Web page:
Video Nasties – moral panic censorship and videotape

Sweden, December 1980. On a cold winter night a group of anxious politicians and parents gather in a TV studio in Stockholm to discuss a topic that has them profoundly worried. The title sequence for the debate programme Studio-S rolls, and a few minutes later host Göran Elwin offers a warning to sensitive viewers before a series of clips from films like The Boogeyman, Texas Chain Saw Massacre and The Toolbox Murders are transmitted to the viewers. Minister of Education, Jan-Erik Wikström, so disgusted by what he saw, says that the makers of these movies should have grindstones hung around their necks and sunken to the bottom of the sea. A comment he still stands by to this day.

Following the programme, moral panic strikes and police raids were carried out against video rentals, seizing tapes in their determination to stomp out the sinister video violence. The show and its aftermath later spawned a whole generation of Swedish genre fans.

At the same time, across the North Sea, video retailers in England were becoming anxious over what seemed as random raids on video stores. The government, flagging the obscene publications act, were slamming their iron fist down on the movies feared to be corrupting the youth. In a desperate move to avoid shock and awe raids, they approached the DDP (Director of Public Prosecutions) for guidelines of what material could be put on shelves and what could be considered obscene. The DDP replied with a list of movies soon to be known as the infamous Video Nasties list. A list of 72 titles banned from the video shelves of Thatcher’s England.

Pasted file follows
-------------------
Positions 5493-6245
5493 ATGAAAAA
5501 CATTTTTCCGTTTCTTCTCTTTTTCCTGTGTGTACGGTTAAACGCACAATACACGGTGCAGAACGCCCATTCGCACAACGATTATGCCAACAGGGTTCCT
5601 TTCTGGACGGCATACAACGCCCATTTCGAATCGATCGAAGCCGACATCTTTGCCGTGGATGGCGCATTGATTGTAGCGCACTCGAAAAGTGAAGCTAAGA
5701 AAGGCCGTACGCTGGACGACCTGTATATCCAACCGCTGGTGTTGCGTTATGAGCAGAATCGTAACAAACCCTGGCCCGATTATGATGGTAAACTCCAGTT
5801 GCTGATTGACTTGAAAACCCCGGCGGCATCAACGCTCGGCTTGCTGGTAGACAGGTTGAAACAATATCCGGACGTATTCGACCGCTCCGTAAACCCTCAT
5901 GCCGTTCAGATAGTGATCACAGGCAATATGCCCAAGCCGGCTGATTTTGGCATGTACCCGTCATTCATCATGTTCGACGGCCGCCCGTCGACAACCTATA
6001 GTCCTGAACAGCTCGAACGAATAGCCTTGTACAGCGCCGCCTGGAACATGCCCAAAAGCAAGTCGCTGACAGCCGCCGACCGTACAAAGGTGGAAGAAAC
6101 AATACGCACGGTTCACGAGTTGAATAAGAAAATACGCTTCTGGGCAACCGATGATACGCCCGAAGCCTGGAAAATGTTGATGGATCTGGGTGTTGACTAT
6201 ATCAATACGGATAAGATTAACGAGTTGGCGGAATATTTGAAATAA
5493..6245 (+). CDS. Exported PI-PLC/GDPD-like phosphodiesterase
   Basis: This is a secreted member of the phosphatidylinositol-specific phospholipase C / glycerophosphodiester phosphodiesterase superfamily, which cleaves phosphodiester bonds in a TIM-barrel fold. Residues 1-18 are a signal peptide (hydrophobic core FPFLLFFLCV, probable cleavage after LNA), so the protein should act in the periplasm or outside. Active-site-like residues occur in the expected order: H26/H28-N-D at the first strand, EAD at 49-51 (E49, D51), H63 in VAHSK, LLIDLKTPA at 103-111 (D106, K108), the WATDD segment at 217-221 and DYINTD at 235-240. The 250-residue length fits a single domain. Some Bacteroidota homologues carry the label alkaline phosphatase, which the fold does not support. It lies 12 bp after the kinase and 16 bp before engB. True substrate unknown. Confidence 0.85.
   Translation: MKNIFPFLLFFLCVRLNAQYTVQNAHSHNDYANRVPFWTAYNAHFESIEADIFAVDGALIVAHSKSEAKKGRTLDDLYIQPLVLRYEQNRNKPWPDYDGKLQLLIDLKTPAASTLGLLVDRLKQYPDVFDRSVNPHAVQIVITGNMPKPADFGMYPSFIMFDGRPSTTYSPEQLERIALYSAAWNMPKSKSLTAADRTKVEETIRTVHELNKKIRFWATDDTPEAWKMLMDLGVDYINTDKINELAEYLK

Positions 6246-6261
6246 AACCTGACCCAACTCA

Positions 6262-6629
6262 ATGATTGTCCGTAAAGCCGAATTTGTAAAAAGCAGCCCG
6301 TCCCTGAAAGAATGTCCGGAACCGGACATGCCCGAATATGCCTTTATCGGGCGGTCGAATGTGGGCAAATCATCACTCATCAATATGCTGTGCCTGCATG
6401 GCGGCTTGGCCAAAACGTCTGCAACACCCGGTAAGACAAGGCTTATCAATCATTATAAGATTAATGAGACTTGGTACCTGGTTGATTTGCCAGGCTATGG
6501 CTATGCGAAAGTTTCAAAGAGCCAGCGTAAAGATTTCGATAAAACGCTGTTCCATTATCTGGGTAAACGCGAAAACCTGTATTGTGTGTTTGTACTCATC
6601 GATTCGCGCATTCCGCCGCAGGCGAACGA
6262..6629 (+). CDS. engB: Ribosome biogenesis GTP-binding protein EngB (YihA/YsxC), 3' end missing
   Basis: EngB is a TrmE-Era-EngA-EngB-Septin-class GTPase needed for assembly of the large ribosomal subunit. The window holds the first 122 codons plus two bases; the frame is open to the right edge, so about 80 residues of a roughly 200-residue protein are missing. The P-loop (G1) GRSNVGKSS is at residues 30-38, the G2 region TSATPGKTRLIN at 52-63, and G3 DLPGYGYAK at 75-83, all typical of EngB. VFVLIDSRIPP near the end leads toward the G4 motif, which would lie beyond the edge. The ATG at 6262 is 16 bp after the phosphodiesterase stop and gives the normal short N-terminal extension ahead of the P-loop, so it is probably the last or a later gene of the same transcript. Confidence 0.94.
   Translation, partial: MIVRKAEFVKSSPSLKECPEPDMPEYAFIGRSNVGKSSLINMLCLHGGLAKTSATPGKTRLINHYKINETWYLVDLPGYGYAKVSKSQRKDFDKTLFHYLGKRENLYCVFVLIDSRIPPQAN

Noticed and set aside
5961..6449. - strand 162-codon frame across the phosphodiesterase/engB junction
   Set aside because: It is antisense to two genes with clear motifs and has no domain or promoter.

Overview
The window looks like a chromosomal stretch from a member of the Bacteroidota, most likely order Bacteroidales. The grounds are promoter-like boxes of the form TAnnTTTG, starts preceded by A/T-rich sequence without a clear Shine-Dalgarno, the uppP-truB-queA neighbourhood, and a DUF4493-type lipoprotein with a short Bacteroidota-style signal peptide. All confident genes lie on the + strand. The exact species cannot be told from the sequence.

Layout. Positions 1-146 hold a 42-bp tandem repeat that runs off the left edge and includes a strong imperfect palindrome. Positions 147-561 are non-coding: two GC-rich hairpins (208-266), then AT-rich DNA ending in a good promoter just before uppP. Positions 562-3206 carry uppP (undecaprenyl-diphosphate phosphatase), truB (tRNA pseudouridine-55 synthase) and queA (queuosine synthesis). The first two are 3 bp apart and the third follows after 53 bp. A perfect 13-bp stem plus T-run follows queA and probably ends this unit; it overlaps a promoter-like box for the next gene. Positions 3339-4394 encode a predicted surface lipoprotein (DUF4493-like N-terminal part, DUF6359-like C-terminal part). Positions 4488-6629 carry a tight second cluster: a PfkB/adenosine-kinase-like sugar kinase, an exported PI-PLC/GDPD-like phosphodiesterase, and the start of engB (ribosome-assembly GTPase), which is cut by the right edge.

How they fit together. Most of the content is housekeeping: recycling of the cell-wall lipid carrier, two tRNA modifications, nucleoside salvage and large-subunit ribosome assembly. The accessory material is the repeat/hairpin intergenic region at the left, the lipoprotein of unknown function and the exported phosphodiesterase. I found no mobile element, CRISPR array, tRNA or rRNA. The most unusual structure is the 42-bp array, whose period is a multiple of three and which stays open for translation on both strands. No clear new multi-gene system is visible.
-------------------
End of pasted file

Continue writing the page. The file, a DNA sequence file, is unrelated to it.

Thirty years later the Video Nasties are considered fundamental entries to any respectable cineastes collection and the phenomena still holds such a fascination that they have become subject of a feature documentary by author Marc Morris (Art of the Nasty) and director Jake West (Evil Aliens, Doghouse); Video Nasties: Moral Panic, Censorship and Videotape.

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